In chaos theory, a deterministic system operates on the principle that a certain set of conditions at the outset of an experiment will yield an equally certain set of results. One plus two will always equal three. However, due to what’s called the butterfly effect, dynamical systems are actually highly sensitive to those early conditions. The most subtle variations, very even more as time passes, resulting in a yield of wildly unpredictable results. I’m of the belief that humanitarian operations reflect dynamical systems. Political variables, organization structure, the people selected to run programs….these are variables that, from the outset, affect everything that organization will try to do because they aren’t ‘constant’ they change over time in reaction to things changing around them. Most organizations try to contain ‘the butterfly effect’ by favoring deterministic methodologies….if we do these things correctly, we’ll get these results.
By introducing the crowd, then, most organizations react with fear. We’re deliberately reintroducing ‘chaos’ into their orderly systems, the chaos they work so hard at keeping out. Through what I call folksonomic triage, however, I propose we use the crowd itself as a buffer against that chaos.
Folksonomy – people defined
Triage – condition based decisions
This is a term that I made up because I feel it describes most systems designed to corroborate individuals based on evidence mined from the crowd. For example, if person 1 says “The sky is red” while the rest of the people in the crowd say the “The skye is blue” we’ll likely favor the crowd’s opinion over the individual who differs. The user in this case is misinformed or lying. The spam filter in Gmail is a practical example of this in action, if enough people mark messages containing the same characteristics as spam, Gmail looks for messages containing some or all of those conditions and in the future will make decisions based on what it’s learned is most likely to be spam.
If the same person says, “There is an earthquake in San Francisco, California. The city has been leveled!”, how do we know if he or she is telling the truth? We can try to deduce the obvious. We know California is prone to earthquakes, they happen quite frequently there. We also know San Fran is a city that’s monitored by a number of agencies who study earthquakes, but perhaps we haven’t heard from them yet. So it’s possible that this event has occurred but we still aren’t sure. So let’s look at the crowd, we know San Fran has a lot of people who, if they survived such a quake, would be sophisticated enough to help spread the news via a number of communication channels. A lack of similar information means either the crowd is unable to respond or that there is nothing occurring that they would need to respond to.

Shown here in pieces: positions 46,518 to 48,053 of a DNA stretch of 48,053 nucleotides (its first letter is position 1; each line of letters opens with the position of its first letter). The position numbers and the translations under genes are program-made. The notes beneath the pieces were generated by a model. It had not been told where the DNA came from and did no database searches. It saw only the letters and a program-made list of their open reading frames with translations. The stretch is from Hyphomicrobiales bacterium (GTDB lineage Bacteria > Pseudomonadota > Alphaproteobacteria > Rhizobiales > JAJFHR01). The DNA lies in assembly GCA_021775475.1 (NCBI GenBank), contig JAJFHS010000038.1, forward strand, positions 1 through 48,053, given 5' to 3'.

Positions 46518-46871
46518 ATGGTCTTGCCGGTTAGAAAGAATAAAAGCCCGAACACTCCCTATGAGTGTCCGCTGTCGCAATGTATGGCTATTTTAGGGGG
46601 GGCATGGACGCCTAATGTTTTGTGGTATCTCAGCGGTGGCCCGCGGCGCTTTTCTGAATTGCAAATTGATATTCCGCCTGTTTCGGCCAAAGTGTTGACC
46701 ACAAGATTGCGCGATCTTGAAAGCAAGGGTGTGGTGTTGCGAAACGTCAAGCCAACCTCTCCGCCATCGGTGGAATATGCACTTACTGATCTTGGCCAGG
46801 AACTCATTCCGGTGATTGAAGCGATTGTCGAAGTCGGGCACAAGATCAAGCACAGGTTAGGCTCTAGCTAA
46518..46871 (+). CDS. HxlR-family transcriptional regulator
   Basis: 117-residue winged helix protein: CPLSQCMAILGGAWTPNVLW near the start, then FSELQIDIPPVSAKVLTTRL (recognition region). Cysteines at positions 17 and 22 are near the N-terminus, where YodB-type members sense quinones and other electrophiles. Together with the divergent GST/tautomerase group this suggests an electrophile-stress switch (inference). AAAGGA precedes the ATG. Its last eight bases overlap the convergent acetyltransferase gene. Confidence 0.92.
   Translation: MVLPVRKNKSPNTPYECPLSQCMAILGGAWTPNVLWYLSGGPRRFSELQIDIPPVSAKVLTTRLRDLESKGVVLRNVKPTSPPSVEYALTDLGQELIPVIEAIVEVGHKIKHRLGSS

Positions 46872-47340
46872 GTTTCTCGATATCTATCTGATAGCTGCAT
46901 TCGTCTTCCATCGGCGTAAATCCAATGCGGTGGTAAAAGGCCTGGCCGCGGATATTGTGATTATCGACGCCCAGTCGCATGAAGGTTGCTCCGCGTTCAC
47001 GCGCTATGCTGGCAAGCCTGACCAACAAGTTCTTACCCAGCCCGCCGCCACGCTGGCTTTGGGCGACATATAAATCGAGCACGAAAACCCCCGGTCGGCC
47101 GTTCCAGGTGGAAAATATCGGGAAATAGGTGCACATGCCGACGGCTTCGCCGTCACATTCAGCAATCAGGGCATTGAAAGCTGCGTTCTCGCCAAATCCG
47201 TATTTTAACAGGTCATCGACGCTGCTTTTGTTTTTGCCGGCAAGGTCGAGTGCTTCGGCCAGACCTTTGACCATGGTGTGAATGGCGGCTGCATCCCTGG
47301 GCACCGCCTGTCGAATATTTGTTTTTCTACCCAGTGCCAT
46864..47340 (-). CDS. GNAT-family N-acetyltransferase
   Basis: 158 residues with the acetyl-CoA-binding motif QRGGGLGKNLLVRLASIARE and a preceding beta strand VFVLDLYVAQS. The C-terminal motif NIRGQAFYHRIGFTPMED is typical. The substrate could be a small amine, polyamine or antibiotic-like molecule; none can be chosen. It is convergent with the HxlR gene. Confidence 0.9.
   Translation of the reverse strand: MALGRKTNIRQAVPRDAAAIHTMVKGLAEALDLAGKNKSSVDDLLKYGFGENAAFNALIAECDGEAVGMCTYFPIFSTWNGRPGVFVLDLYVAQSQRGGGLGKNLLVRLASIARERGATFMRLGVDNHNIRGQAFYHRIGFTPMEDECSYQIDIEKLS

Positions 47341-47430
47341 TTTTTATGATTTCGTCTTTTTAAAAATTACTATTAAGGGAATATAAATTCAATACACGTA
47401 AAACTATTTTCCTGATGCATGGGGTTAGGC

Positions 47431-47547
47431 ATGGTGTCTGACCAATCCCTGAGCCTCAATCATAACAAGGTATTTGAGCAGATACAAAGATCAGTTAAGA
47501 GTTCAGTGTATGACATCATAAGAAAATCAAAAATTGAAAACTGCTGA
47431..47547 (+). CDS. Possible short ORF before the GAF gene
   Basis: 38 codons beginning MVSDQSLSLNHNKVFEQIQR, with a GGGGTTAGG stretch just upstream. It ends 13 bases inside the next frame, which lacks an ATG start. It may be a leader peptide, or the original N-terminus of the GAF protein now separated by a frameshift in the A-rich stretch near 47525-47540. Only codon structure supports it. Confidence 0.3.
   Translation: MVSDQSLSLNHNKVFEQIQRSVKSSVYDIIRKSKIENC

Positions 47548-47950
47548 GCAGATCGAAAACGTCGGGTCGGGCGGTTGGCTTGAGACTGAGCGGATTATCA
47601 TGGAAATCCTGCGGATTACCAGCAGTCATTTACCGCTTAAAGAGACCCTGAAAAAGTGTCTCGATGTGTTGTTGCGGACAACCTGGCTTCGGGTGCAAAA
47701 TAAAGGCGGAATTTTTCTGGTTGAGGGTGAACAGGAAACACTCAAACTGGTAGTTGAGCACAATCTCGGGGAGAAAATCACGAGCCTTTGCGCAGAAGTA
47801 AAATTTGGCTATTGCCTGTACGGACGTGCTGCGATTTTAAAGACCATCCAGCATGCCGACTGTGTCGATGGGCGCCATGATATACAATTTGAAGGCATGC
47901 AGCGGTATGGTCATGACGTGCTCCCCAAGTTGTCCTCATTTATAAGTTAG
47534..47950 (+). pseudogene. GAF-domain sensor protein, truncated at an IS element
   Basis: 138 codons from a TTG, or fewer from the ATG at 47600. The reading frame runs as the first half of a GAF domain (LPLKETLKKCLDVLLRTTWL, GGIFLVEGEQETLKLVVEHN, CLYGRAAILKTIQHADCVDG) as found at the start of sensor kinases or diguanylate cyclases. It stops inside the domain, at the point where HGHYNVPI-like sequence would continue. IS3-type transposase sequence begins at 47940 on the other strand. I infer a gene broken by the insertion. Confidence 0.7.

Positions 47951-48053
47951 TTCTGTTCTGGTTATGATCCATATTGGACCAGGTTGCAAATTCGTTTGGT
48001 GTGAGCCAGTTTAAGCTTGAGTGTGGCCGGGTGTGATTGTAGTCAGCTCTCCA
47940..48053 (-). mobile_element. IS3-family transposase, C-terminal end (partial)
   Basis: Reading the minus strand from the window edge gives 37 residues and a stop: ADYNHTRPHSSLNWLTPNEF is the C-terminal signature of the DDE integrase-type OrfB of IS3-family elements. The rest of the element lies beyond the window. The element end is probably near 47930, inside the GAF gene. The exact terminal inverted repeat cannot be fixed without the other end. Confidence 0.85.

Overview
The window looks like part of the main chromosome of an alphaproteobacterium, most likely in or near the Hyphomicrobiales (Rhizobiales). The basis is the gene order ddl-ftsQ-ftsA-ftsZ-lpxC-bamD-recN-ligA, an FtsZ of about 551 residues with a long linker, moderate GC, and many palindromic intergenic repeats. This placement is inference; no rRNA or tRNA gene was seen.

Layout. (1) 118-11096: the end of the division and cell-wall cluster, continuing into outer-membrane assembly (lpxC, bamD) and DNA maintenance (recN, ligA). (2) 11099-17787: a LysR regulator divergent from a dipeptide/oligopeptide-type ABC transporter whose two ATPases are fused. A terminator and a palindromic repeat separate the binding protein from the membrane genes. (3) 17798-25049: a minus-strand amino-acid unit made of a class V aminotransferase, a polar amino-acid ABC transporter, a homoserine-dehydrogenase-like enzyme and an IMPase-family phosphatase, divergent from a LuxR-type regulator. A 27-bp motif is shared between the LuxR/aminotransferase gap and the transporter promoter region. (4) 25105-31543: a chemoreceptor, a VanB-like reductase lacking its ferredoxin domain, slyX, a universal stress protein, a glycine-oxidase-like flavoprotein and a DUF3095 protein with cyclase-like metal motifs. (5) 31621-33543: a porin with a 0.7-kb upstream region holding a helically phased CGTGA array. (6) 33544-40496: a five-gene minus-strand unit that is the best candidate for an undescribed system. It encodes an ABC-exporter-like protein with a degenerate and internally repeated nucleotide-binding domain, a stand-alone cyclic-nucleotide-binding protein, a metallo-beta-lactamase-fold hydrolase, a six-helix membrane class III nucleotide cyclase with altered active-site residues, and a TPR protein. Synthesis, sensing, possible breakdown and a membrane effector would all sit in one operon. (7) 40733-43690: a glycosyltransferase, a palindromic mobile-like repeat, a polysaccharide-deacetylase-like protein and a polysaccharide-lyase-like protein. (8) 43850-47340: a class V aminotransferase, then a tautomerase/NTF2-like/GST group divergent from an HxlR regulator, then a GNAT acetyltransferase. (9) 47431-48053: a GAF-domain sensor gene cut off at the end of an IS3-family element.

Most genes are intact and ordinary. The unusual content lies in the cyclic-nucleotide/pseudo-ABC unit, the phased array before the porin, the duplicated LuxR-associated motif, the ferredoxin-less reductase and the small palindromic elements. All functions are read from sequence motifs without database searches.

So what does the crowd say? Maybe there was indeed an earthquake, but the person in question exaggerated their claims. Maybe the person is in Australia….thousands of miles away from San Fran….and read news that was misinterpreted. Maybe there was no earth quake at all. Are there pics, video, other reports that corroborate the story? Making decisions like this, systematic reasoning, is called triage. Because we’re making these decision based on the actions or expressions of other people, the crowd, I call it folksonomic triage.
Sometimes there is no crowd present, maybe it’s just a handful of people who are offering useless, or deliberately misleading, information. Other systems would need to be put in place to try to determine truth. After all, without much of a crowd, it’s not really crowdsourcing. Also, I should say that there is always the possibility of the outlier, the person in the crowd who predicts an event (either based on nice information or chance) or who is simply on the radar of people monitoring a situation before everyone else begins corroborating his or her claims.